Morning Coffee: Veteran banker dispenses relationship advice (and more). The worst job at Goldman Sachs
Veteran investment banking icon Richard Jenrette was known for, among other things, his unique and personable leadership style. It therefore was rather fitting that, before passing away at 89 last week, he left on his desk a list of advice for being successful in life, with a clear focus on work and likely finance.
Jenrette, who co-founded securities firm Donaldson, Lufkin & Jenrette with two Harvard Business School alums in 1959, clearly left the hand-written note for public consumption. In it, he doles out a few clichés and many gems. The list, titled “What I Learned: How to Succeed and Have a Long and Happy Life,” leads off with an interesting piece of advice coming from an investment banker – someone who has likely seen troves of people walk away from the industry.
“Stay in the game. That’s often all you need to do – don’t quit. Stick around! Don’t be a quitter!” There was no statement he hammered home stronger. Interestingly, Jenrette started out as a sports journalist and an insurance salesman before co-founding the investment banking firm. He also added that people should be open to change and consider what’s new, “but don’t blindly follow it.” So if you quit, quit with a plan, like going to Harvard Business School and starting a multi-billion dollar securities firm.
Topping this list were also quips about being humble on your way to the top. “Don’t burn bridges (behind you)” he wrote. “Try to be nice and say ‘thank you’ a lot!” And: “Don’t leave old friends behind – you may need them.”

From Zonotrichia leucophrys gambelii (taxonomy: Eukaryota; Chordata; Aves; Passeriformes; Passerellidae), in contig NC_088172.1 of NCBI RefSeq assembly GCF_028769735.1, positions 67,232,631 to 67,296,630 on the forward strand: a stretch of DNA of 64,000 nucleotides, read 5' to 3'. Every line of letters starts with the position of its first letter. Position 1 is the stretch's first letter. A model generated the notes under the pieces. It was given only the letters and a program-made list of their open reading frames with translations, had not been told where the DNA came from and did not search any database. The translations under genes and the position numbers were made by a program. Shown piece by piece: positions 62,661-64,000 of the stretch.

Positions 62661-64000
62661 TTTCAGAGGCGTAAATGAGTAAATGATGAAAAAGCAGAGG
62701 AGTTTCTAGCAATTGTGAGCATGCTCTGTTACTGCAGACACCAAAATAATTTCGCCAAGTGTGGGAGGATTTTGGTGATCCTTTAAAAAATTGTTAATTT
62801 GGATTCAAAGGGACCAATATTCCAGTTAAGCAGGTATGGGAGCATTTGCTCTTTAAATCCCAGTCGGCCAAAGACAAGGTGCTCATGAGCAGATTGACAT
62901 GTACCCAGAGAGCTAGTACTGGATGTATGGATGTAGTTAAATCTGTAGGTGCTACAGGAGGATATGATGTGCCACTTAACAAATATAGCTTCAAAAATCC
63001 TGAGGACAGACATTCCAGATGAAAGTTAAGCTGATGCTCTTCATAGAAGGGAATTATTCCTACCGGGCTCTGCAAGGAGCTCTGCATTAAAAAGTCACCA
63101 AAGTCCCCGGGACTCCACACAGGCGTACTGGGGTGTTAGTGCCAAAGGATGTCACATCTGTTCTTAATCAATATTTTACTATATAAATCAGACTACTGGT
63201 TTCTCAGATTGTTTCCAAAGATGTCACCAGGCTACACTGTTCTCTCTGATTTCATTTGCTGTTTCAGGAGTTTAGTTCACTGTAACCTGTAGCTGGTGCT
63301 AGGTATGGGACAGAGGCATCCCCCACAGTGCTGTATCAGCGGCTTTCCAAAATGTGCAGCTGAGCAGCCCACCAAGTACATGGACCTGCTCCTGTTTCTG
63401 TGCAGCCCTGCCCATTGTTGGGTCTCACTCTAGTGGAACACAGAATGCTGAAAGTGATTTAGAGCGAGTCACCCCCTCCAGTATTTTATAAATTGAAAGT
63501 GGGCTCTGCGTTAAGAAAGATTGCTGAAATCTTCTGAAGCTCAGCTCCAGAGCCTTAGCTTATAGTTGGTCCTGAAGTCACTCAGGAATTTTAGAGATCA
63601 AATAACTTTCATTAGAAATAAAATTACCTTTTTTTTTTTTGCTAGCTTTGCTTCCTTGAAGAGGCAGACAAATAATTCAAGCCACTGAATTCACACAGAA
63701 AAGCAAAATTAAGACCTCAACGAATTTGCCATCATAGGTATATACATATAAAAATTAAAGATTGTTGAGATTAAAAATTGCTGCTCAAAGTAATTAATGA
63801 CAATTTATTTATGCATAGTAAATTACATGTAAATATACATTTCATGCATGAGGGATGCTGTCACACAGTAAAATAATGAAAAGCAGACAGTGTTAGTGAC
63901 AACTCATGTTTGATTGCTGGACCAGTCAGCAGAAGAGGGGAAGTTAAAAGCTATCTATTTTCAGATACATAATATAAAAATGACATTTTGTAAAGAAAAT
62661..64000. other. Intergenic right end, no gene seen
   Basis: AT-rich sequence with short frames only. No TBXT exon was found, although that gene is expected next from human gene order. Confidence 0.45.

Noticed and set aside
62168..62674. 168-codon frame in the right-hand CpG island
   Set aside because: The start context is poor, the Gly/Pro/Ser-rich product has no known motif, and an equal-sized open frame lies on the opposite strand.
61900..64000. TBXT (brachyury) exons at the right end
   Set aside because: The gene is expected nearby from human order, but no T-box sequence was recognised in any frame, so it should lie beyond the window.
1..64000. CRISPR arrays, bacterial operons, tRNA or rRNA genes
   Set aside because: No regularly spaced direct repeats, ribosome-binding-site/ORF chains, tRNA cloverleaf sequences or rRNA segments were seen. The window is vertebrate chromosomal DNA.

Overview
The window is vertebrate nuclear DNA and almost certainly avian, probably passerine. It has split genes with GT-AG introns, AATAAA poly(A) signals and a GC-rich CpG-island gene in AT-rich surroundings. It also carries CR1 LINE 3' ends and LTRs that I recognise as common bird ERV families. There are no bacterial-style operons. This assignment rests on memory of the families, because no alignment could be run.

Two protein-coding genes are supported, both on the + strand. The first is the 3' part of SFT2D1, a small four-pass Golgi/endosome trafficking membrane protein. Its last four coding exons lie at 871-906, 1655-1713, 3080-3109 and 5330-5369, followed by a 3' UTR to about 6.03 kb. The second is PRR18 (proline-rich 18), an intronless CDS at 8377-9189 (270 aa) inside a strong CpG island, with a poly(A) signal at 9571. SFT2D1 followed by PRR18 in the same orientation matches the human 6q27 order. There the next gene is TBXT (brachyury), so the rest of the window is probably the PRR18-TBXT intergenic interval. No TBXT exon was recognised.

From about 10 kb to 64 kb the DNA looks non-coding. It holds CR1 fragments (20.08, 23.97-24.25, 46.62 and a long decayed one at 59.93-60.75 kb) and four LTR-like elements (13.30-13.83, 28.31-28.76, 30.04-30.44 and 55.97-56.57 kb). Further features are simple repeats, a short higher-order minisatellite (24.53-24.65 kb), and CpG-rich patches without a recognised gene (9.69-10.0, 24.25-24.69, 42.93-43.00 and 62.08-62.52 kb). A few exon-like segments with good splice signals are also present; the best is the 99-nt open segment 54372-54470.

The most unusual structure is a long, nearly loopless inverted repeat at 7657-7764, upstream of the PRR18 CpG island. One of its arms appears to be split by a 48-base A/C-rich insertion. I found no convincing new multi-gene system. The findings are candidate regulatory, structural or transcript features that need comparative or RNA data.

Jenrette then got a bit more personal. “It helps to have someone to love who loves you,” he wrote. “Not just sex,” was added in parentheses for clarification. “Have some fun – but not all the time!”
In his later years, Jenrette became best known for buying and preserving 19th century mansions. Quite a hobby to have if you can afford it.
Elsewhere, Goldman Sachs President David Solomon confirmed the occupation with the worst job security at the firm. The good news is that, unless you're one of three people, you’re not in harms way. "We had 500 people making markets in stock” 15 to 20 years ago, he told Bloomberg. “Today we have three.” Quite frankly, Solomon’s words are more troublesome for equities traders at other banks that employ more than just a handful of people. They could be next.
Solomon said that Goldman has made up for the headcount reduction in other areas, noting that the bank employs roughly 9,000 engineers and continues to add more employees focused on regulation.
Barclays Chairman John McFarlane will remain at his post for at least another year. “While some might wish so, you are not getting rid of me yet” he said. (FT)
Morgan Stanley is making Clare Woodman the first woman to lead a major investment bank in the London. She’ll head up EMEA, kicking Rob Rooney back to New York, where he’ll oversee the firm’s technology unit. (FT)
Another landmark case concerning the legality of negotiating tactics over the sale of mortgage-backed securities is headed to jury deliberation. Former Cantor Fitzgerald trader David Demos is facing “experimental prosecution,” according to his attorney. (Bloomberg)
AllianceBernstein will be the latest Wall Street firm to leave New York for greener (read: cheaper) pastures. The asset management firm is relocating its headquarters and most of its staff to Nashville, Tennessee. Some of the client-facing staff with remain in New York, however. (WSJ)
Blockchain technology is nothing but a “fad” with little to no demonstrable benefits for financial firms, according to one management think tank. (Business Insider)
Some investment bankers who work in bond underwriting may be the next crop to lose their jobs to machines. Citi, J.P. Morgan and Bank of America are planning on launching an electronic platform later this year that will automate part of the process. (Reuters)
Being grumpy at work – rather than putting a smile on and faking it – is better for everyone involved. (Quartz)
Nonstop political arguments are ruining the culture at Google. (WSJ)
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